Alternatives managers plan for succession
In a world of slow economic growth and subdued financial markets, founders of both hedge fund and private equity companies are adjusting their ambitions. Realising that they might not be able to sell out after a few profitable years via IPOs or trade sales, they’re beginning to look more into developing and instilling a culture that motivates valued employees and creates a pool of potential successors.
Across the alternatives sector, we see founders reviewing the futures of their businesses, seeking ways to bridge the gap between themselves and their senior people. They’re looking into both remuneration structures and broader culture and ‘feel’, questioning whether accepted practices still work.
While financial markets appear relentlessly bleak, star-quality employees remain vital to both hedge and private equity firms. We believe that alternative investment management firms must develop both ownership and incentive structures that strike a balance: they should give key staff the incentive to work towards a successful exit (where the founders have this aim), while also supporting long-term financial performance in case the business continues to be independent after the founders have retired.
Looking to the longer term requires a new approach to talent management – especially at a time when some founders are close to retirement, making planning for the next generation especially important. You need employees with the right skills and characteristics to take over management of the business at some point. Honestly assessing whether you already have these people is the first step in succession planning.
Once you’re sure you have the right people in place, you can plan the structure of remuneration and broader cultural issues. Short or medium-term incentives, including a share of the exit proceeds, are unlikely to be sufficient. Instead, alternative investment management firms have to find ways to attract and motivate the ambitious, driven people they need over longer periods of time.
Recognising the importance of talent management and succession planning for the sustainability of alternatives managers’ businesses, prospective investors are scrutinising them when deciding whether to make allocations. So you need to show that your policies for attracting and retaining star employees have adapted to the tough market conditions.
As if this were not enough, regulation is complicating matters further. The AIFMD states that alternative investment fund managers will have to disclose more about senior executives’ pay and will have to pay more in equity-type instruments. What’s more, AIFMD tilts the playing field between new and existing employees – alternative investment fund managers can pay the former guaranteed bonuses but not the latter.
The days when alternatives managers simply paid large packages based on salary and performance are unlikely to be fit for purpose in the new world. For larger private equity firms, fund-by-fund carried interest may no longer be sufficient to incentivise long-term loyalty. Instead, alternatives firms might look into paying their senior executives and future stars in a similar way to the owners of the business. In this way, they create a culture of ‘ownership’, encouraging the people judged essential for future success.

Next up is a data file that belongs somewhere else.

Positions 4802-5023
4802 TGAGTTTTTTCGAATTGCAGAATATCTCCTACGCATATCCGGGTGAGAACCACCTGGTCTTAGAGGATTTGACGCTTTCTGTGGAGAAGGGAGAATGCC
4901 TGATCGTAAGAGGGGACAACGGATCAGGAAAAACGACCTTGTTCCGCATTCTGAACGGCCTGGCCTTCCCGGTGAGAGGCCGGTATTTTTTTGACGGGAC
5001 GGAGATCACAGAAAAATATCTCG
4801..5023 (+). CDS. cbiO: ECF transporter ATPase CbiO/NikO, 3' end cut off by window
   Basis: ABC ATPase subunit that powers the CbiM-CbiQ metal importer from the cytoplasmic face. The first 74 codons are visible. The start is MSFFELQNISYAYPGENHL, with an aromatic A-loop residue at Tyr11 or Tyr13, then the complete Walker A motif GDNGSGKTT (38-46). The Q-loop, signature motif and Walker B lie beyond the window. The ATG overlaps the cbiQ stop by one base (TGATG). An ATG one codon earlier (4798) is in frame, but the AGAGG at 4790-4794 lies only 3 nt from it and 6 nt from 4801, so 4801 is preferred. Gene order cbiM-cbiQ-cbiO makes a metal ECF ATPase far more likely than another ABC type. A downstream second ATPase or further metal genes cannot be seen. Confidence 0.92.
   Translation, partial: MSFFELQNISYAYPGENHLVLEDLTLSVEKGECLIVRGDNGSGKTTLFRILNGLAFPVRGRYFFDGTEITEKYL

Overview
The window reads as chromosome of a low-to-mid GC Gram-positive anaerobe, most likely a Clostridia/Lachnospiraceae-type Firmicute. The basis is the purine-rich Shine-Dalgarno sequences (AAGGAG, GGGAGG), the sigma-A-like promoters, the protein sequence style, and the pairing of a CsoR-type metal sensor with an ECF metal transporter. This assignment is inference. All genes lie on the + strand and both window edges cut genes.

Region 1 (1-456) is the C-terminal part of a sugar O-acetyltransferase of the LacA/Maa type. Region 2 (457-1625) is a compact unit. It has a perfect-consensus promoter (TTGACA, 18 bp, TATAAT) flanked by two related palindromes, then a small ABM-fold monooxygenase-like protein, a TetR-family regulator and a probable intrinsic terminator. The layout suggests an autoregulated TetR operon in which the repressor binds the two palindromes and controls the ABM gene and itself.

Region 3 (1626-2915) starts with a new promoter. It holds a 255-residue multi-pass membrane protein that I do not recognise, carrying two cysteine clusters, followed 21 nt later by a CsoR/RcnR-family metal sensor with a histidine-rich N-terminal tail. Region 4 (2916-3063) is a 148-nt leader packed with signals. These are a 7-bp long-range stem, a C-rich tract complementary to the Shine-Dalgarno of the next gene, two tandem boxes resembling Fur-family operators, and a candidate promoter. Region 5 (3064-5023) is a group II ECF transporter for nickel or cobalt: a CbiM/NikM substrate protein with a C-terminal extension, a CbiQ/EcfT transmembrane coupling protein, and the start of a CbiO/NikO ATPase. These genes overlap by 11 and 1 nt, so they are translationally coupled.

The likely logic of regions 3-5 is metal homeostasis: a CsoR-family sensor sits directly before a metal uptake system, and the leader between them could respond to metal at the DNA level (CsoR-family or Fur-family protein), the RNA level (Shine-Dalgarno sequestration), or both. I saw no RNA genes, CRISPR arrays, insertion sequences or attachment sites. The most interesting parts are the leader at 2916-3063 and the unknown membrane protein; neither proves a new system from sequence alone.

But you need to think carefully about such an approach. Telling people that you view them as owners of the business is dangerous if you don’t then reflect this by, for example, letting them influence both operations and future strategy. If you don’t have people in role with the right qualities, then outside hiring may be a necessity for succession planning.
Pros and cons of partnership structures
When planning the right model for the future, both partnership and corporate structures have pros and cons. Partnerships are far more flexible for defining how ownership works, including how different people have different rights and setting out the circumstances in which they might be taken away. What’s more they’re often more tax efficient than corporate structures.
From a cultural perspective, a partner is one of a select group of people responsible for owning and running the business. A partnership defines the people who control the business and requires them to assume responsibility. In doing so it can solve the issue of succession planning and motivate key employees — provided the right people are in place.
One of the drawbacks is that partnerships only allow for profits to be shared between the partners. So you cannot allocate any share of your profits to star employees outside the partner group. You can bridge this gap by developing remuneration models for employees that mimic the partner model — although perversely some employees have been known to view this negatively, asking: ‘why not make me a partner then?’
In the changed environment, we see a lot of alternatives firms wrestling with remuneration and succession policies that no longer work. Strategic succession planning has become more important than ever. What’s more, confirming people’s role in the business gives them huge relief at such an uncertain time, fostering exactly the kind of loyalty you want.
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